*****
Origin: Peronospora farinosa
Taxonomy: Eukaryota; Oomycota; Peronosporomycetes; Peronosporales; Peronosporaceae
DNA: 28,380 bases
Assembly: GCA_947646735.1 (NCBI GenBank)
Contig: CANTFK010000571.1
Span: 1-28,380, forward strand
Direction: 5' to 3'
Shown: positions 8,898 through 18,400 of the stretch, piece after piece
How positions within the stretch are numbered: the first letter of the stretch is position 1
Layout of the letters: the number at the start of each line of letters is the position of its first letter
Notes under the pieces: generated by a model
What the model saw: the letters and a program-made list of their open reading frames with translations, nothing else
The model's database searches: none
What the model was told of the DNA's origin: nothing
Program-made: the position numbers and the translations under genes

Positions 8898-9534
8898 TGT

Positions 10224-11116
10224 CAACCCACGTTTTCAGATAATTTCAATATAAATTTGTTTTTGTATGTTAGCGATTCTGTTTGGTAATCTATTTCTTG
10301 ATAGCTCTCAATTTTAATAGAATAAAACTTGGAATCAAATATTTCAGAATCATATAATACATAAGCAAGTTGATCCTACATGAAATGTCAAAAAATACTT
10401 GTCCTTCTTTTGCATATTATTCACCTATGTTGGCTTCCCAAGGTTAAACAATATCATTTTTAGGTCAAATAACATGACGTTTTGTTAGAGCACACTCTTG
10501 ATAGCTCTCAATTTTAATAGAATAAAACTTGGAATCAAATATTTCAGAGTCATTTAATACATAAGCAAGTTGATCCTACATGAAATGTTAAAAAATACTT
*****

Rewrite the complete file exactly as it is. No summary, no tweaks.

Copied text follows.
Origin: Peronospora farinosa
Taxonomy: Eukaryota; Oomycota; Peronosporomycetes; Peronosporales; Peronosporaceae
DNA: 28,380 bases
Assembly: GCA_947646735.1 (NCBI GenBank)
Contig: CANTFK010000571.1
Span: 1-28,380, forward strand
Direction: 5' to 3'
Shown: positions 8,898 through 18,400 of the stretch, piece after piece
How positions within the stretch are numbered: the first letter of the stretch is position 1
Layout of the letters: the number at the start of each line of letters is the position of its first letter
Notes under the pieces: generated by a model
What the model saw: the letters and a program-made list of their open reading frames with translations, nothing else
The model's database searches: none
What the model was told of the DNA's origin: nothing
Program-made: the position numbers and the translations under genes

Positions 8898-9534
8898 TGT

Positions 10224-11116
10224 CAACCCACGTTTTCAGATAATTTCAATATAAATTTGTTTTTGTATGTTAGCGATTCTGTTTGGTAATCTATTTCTTG
10301 ATAGCTCTCAATTTTAATAGAATAAAACTTGGAATCAAATATTTCAGAATCATATAATACATAAGCAAGTTGATCCTACATGAAATGTCAAAAAATACTT
10401 GTCCTTCTTTTGCATATTATTCACCTATGTTGGCTTCCCAAGGTTAAACAATATCATTTTTAGGTCAAATAACATGACGTTTTGTTAGAGCACACTCTTG
10501 ATAGCTCTCAATTTTAATAGAATAAAACTTGGAATCAAATATTTCAGAGTCATTTAATACATAAGCAAGTTGATCCTACATGAAATGTTAAAAAATACTT